“Breaker Breaker One-Nine. You got a copy on me, good buddy?”
I’m sure I’m dating myself by even admitting first-hand knowledge of the Citizens Band radio era. But, like some of you reading this, I was there. My father was an avid CB fanatic. In more ways than not, it was the Twitter of his day.
When the Internet started or started to take off anyway, a friend of mine often said, “Internet — CB of the nineties.” Of course, he was joking to some degree. He knew the Internet was about to explode. And ironically, he had more computers and technology than most anyone I knew. But he wasn’t all that fond of the Internet per se. To my knowledge, he’s still not. But maybe, in retrospect, in some ways, he was more correct about the Internet+CB connection than I realized at the time.
There are actually a few similarities between the CB (Citizens Band) radio of the 1970s and the Social Media of today. With a microphone in hand, you created friends and reasons to get together (remember CB jamborees and campgrounds populated with pickups with long whip antennas?). Then, you stayed in touch with one another so that you could create more reasons to get together (bigger CB jamborees?). Then, after you went to the Jamboree or whatever event de jour, you got on the CB and told everybody you went. Of course, you’d discuss other things too. But whatever you talked about, it was an open discussion. You were pretty much Blogging before Blogging was Blogging. Your thoughts were open to the world. Anyone within the listening range could be part of the conversation. Even if they didn’t chime in, often they’d listen – like hearing the background sound in a radio reality show. Virtual eavesdropping.
We all had CB “handles” or aliases. Dad was “Red Road Runner,” sometimes aka “Triple R.” Today, that would be Twitter/RedRoadRunner74. Mom was “Wild Coyote,” and I was “CB Artist.” My brother and sister each had their handles, too. We all had handles, and so did most of my dad’s friends, and I’m pretty sure their friends did, too. It was like having an email address today. As a young artist, I enjoyed drawing their QSL Cards, essentially postcards, about 6″ x 9″, that CBers would exchange with others they wanted to keep in touch with. QSL cards had the usual information: your handle, the frequency you are most likely to be found – usually a couple out of the available 40 (channels 19 and 23, for example), city, state, and any other pertinent info (whatever that might be). Usually, they were quite creative. Some were photo halftones or a picture that meant something to them (like Instagram but with only one picture). Others wanted drawings or cartoons. The QSL Card was an expression of their handle – their personality. I drew lots of them for my dad’s friends and CBers at Jamborees. I learned early on to always carry a drawing pad everywhere I went. I was probably between 10-13 years old when that whole thing was happening. I did $10 hand-drawn QSL cards. Back then, $10 was good money for a young artist to draw stuff out of my head. It was fun.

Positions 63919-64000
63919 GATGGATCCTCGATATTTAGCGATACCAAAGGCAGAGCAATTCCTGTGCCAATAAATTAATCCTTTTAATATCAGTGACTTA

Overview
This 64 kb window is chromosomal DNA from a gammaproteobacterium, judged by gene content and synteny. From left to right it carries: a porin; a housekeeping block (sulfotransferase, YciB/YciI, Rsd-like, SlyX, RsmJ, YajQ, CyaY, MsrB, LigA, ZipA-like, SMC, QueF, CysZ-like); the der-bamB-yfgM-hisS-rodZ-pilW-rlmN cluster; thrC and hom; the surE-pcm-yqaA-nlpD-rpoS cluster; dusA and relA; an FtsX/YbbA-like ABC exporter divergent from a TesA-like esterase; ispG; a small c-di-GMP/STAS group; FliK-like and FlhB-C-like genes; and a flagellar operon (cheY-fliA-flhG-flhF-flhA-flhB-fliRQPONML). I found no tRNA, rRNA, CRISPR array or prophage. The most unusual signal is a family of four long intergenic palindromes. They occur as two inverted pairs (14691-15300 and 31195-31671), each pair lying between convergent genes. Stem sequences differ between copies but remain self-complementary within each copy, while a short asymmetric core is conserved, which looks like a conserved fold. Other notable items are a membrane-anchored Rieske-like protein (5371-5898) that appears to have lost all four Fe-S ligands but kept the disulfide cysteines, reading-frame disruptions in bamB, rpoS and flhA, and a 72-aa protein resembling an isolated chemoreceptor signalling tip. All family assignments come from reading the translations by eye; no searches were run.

Twitter/ADCookArt Screenshot ~ 01/18/14
From a cultural perspective, today’s Social Media has a lot of similarities with CB radio of the ’70s. In connecting with each other, we’re making new friends while reconnecting with old friends and loved ones. We get together at our “jamborees” or concerts, happy hour, and meet-ups along the way. Along the way, we share our experiences with the world by telling everybody where we’re at or where we were and what we did. Tweet. Blog. Over. Retweet.
Today, we have usernames and online aliases instead of CB handles, but they’re pretty much the same thing, really. JPGs and Twitter background graphics have replaced QSL cards. Business cards now have our social media listed on them, essentially making them small QSL cards. Everything is smaller now, especially the world.